How to lock back your handgun: Semi Auto 101
For a new shooter, few situations are as intimidating as needing to lock back your handgun. It is just the right level of physical skill combined with intimidation. That is what makes locking the slide back a real challenge for a lot of people.
At the same time, It is an important skill that we need to understand and be able to perform.
Why you need to know how to lock a handgun slide to the rear.
Locking your handgun slide to the rear is an important skill to master regardless of how intimidating it may seem. For starters, locking your handgun back is an important skill for safety.
Locking your slide to the rear makes verification easier. Locking the slide back allows for a thorough inspection that is both visual and physical. Also, a handgun at slide lock removes the need to grab a quick glance at the chamber while trying to hold the action open. Instead, with the slide locked to the rear you can take an intentional, thoughtful look. Verifying that your handgun is unloaded is an important task and locking a gun open makes that task easier.
As important as safety is, it’s not the only reason. Have you ever had your handgun malfunction? More complex malfunctions require you to remove the magazine. Reliable handguns help to minimize this chance, but it does happen. What makes it worse is that there are times where the magazine can’t be removed from your malfunctioned gun unless the slide is locked to the rear.
If you want the skills to keep your gun running no matter what, that means you need to know how to lock your gun back.
Why it’s hard to lock your slide to the rear.
It is hard. Those of you that are thinking that it is easy should take just a few moments to think back to the first time you needed to lock your handgun open. It wasn’t easy for you the first time, and it isn’t easy for anyone else either.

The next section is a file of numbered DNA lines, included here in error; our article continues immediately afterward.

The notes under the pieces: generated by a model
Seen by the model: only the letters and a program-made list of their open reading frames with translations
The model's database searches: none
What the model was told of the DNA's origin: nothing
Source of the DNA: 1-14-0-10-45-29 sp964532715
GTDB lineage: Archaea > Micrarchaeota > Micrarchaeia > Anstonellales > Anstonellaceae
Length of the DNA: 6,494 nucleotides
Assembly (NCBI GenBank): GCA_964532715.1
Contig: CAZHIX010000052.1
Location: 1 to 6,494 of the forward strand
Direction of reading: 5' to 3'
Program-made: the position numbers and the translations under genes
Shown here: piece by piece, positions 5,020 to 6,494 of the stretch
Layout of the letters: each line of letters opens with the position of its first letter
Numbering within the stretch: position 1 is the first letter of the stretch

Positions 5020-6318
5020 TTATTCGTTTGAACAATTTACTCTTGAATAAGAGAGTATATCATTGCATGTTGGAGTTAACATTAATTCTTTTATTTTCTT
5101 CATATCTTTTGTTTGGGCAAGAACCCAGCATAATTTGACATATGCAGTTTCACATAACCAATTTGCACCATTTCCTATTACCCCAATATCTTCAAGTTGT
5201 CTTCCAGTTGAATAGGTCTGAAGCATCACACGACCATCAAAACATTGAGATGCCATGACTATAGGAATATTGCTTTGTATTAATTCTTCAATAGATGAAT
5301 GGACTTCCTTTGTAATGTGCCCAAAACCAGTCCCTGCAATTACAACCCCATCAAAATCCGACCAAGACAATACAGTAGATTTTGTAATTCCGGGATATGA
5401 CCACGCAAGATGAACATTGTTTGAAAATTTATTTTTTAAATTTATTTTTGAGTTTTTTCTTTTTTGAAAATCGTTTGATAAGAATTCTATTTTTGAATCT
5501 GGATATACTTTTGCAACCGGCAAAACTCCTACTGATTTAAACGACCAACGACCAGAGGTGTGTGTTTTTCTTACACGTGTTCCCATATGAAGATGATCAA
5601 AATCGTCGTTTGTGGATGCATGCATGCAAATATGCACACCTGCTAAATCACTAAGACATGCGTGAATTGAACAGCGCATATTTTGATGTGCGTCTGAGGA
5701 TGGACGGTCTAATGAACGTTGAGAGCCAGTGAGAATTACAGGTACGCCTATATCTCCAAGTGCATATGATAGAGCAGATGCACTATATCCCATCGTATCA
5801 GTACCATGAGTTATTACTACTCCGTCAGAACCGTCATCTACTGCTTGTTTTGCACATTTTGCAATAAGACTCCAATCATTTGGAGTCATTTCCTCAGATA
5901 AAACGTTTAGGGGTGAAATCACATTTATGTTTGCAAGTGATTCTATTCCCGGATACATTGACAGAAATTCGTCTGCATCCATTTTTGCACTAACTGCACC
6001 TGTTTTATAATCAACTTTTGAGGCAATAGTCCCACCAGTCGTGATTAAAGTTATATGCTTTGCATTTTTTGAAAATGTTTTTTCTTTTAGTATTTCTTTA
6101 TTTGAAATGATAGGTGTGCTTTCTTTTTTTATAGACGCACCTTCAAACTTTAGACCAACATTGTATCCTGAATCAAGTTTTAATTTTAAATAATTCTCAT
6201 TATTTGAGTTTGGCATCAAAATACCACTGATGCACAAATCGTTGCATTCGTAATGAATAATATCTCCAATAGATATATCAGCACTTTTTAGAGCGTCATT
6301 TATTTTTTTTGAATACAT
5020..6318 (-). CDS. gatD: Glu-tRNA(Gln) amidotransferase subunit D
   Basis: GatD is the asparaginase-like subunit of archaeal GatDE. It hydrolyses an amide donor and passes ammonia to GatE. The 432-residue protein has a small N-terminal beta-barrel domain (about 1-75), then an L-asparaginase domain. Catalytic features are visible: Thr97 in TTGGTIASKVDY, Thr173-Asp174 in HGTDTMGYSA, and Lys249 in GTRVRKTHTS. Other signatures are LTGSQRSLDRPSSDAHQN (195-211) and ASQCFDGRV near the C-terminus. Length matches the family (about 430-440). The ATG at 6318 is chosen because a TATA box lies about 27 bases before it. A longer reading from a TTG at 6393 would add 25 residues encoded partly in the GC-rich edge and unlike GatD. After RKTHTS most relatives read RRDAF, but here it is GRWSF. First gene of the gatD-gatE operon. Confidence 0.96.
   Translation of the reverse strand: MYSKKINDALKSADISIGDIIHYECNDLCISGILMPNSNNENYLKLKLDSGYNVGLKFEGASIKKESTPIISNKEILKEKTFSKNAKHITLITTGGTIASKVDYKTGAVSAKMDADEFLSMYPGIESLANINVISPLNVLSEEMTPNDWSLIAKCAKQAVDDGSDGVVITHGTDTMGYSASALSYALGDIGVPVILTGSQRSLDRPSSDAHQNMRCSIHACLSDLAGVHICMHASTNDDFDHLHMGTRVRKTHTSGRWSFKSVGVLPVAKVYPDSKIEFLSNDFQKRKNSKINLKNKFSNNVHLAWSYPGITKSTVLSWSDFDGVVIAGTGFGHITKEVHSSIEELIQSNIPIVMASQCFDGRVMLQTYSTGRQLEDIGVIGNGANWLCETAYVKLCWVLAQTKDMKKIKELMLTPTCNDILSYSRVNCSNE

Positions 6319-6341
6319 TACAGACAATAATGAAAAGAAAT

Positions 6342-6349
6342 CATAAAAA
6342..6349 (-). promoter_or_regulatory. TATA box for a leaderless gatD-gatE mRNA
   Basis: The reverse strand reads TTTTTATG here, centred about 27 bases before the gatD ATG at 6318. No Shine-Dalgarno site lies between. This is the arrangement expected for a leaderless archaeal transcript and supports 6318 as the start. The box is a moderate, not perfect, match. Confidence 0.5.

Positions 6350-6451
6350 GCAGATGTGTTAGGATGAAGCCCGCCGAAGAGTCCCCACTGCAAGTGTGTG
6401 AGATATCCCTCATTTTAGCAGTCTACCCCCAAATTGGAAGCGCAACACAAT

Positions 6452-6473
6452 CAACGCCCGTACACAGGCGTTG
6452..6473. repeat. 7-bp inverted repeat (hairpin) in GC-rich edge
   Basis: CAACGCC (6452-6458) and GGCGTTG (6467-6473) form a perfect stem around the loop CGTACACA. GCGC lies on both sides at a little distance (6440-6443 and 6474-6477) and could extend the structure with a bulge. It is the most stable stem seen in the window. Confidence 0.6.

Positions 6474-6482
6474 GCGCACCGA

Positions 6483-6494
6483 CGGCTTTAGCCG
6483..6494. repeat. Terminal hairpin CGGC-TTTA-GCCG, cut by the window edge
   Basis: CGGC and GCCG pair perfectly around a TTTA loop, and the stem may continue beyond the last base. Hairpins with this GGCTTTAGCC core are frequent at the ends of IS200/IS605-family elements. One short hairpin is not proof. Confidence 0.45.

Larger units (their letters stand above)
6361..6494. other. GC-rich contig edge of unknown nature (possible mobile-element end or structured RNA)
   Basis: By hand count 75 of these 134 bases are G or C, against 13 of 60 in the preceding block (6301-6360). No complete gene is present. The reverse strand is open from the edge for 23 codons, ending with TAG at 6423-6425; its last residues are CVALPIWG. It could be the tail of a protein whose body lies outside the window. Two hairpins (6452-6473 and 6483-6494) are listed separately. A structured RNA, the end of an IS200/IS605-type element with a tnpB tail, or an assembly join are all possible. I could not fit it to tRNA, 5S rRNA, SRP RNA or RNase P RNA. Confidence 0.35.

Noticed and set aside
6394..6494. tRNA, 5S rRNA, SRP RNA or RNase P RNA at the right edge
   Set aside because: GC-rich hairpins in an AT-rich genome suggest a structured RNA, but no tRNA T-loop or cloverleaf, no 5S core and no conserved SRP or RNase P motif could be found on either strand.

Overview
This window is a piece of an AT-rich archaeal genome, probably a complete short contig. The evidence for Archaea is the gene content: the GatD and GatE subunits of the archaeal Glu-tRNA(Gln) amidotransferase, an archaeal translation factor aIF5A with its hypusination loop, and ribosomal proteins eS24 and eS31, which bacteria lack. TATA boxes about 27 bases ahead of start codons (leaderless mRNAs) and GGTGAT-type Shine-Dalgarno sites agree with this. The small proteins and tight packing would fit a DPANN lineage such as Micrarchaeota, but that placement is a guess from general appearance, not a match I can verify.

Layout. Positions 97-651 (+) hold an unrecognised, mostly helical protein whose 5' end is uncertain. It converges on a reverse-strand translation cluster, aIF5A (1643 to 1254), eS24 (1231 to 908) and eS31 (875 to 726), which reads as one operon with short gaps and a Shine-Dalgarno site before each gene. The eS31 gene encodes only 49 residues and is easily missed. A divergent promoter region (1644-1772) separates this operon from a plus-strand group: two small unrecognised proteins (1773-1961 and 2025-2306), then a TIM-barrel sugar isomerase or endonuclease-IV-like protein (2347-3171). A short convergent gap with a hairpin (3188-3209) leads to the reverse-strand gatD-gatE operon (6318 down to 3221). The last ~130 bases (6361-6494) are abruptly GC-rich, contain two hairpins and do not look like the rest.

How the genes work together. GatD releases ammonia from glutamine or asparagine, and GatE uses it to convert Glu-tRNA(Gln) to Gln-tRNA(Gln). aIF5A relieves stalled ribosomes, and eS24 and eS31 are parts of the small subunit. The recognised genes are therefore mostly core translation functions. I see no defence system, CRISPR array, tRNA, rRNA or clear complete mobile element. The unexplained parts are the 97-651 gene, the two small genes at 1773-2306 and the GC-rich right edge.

Why? Good question!
Locking the slide to the rear is a complex action.
In order to lock the slide to the rear on a typical handgun three things need to happen in the right order. Three doesn’t seem like much, but humans aren’t the best multitaskers.
First, the slide needs to be moved all the way to the rear. Next, the slide stop lever needs to be pressed upward, Finally the slide needs to be eased forward onto the slide stop lever.
It doesn’t seem like much when it is written out, but when you have to put it into play it can be a whole other story.
If complexity was the only issue it would be pretty easy to lock the slide back, but the difficulties don’t stop there.
Locking the slide to the rear takes strength.
At 6’0” and 214 pounds it would be easy for me to say that locking the slide to the rear on a handgun doesn’t take much strength. The fact is, that it does take some umph. If you don’t have the hand strength or the upper body strength locking a slide to the rear will be very difficult.
The good news is that you can develop strength. With proper technique the amount of strength you need is minimal.
Locking the slide to the rear can be scary.
Those that are new to guns often aren’t sure of exactly how they work and as a result there can be some worry about what parts of the gun might pinch you, or harm you in some other way. Let’s not forget how much we stress safety when it comes to handguns. It isn’t rational to focus on safety because of the serious consequences of an accident with a firearm and then not expect inexperienced people to be worried when they handle a gun.